In this part of the country, owning mineral rights isn’t uncommon but knowing what’s best to do with them might be. Whether you purchased or inherited those rights, they can be valuable assets, and regardless of whether you sell or keep them, mineral rights should be properly accounted for in your financial plan.
Understand your ownership options: First, just because you purchased or inherited property doesn’t mean you own the mineral rights associated with that land. In many states, rights must be purchased or leased separately. Due to variables outside your control, minerals aren’t necessarily a reliable source of income. Well production, commodity prices and the political climate all impact your potential return. Aging adults might choose to sell mineral rights in favor of a more secure and controlled investment, but if you do choose to sell, be sure to consult your financial advisor about how best to use the profits.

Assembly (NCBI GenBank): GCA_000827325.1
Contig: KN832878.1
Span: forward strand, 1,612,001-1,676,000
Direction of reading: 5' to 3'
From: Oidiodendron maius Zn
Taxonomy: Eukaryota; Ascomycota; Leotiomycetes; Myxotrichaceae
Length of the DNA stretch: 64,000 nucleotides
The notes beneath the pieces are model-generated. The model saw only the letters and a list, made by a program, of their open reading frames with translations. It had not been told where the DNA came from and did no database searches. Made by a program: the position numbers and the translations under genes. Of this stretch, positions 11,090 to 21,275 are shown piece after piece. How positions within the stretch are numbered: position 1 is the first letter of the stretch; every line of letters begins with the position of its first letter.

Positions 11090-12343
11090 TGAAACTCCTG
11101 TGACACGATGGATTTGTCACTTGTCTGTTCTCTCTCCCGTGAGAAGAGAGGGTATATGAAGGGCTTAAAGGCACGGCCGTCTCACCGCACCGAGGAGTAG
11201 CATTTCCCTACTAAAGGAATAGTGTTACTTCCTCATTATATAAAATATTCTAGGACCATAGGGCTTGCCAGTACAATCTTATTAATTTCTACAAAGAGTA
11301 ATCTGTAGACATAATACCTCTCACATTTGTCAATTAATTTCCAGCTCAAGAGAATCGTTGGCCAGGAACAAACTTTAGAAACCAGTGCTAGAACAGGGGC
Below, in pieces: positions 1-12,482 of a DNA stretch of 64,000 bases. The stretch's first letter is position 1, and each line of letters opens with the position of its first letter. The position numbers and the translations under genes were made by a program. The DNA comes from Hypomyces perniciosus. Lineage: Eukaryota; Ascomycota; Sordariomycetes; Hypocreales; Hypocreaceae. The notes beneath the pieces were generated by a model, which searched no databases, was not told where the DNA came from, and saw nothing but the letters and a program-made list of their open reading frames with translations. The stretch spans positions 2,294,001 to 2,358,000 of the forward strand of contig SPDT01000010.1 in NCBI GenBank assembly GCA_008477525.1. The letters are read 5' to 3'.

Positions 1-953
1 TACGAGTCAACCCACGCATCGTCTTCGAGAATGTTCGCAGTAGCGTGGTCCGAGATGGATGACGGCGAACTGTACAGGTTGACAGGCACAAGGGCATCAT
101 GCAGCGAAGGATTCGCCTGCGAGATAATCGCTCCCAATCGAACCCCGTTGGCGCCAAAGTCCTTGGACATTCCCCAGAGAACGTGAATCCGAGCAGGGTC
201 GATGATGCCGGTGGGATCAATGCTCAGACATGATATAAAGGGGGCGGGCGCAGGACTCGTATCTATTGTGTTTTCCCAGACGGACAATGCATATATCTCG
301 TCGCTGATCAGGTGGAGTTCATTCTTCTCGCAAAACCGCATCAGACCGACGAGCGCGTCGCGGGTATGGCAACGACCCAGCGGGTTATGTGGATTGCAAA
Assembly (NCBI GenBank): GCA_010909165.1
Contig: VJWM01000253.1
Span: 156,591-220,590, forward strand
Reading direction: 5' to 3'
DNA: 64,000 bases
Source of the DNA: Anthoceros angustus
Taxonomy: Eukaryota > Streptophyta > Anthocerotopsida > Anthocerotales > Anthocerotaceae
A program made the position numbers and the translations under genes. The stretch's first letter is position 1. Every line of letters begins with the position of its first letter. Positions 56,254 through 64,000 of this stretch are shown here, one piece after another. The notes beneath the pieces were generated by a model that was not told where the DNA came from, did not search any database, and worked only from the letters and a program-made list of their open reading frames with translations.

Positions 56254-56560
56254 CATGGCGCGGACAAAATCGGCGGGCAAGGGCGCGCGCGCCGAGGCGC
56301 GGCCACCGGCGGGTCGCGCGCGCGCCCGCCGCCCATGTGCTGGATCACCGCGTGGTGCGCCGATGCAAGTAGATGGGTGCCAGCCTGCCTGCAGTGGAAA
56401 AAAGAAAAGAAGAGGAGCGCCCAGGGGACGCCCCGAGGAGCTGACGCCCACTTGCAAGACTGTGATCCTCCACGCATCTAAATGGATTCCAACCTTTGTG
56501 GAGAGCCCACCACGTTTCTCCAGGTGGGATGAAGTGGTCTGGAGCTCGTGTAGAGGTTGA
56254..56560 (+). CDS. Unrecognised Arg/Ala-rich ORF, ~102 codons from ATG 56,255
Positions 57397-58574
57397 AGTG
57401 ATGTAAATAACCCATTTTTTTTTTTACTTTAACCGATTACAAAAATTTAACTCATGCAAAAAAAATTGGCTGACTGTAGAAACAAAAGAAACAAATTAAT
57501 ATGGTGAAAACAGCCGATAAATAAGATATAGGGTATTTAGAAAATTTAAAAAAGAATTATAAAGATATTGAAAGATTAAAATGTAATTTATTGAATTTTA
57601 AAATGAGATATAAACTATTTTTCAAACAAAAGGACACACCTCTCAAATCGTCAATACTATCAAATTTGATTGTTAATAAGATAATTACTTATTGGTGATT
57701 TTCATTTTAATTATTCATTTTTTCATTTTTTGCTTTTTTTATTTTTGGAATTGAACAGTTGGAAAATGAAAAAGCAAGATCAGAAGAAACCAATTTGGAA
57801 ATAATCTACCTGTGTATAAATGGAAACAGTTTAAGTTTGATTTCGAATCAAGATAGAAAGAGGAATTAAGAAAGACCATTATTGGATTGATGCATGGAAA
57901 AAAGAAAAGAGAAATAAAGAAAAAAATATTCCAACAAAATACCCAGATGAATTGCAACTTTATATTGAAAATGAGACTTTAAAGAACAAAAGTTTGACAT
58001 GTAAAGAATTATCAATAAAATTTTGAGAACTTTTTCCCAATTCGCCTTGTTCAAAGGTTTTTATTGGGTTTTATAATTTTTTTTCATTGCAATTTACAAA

Maximize their value: What you do with mineral right royalties depends on whether you need immediate or delayed access to the funds. A wise investment strategy can help ensure they last over time, and planning is critical to ensure you minimize tax liabilities. Mineral rights should also be factored into your family’s estate plan as joint or trust accounts can be used to transfer royalties to future generations.
Mineral rights require more than simple asset management. To ensure they bring the greatest benefit to your financial situation, be sure to work with a financial advisor who’s knowledgeable in holistic planning, taxes and estate planning.
Blog by Aaron Waters, Wealth Advisor
Category: Financial Service Team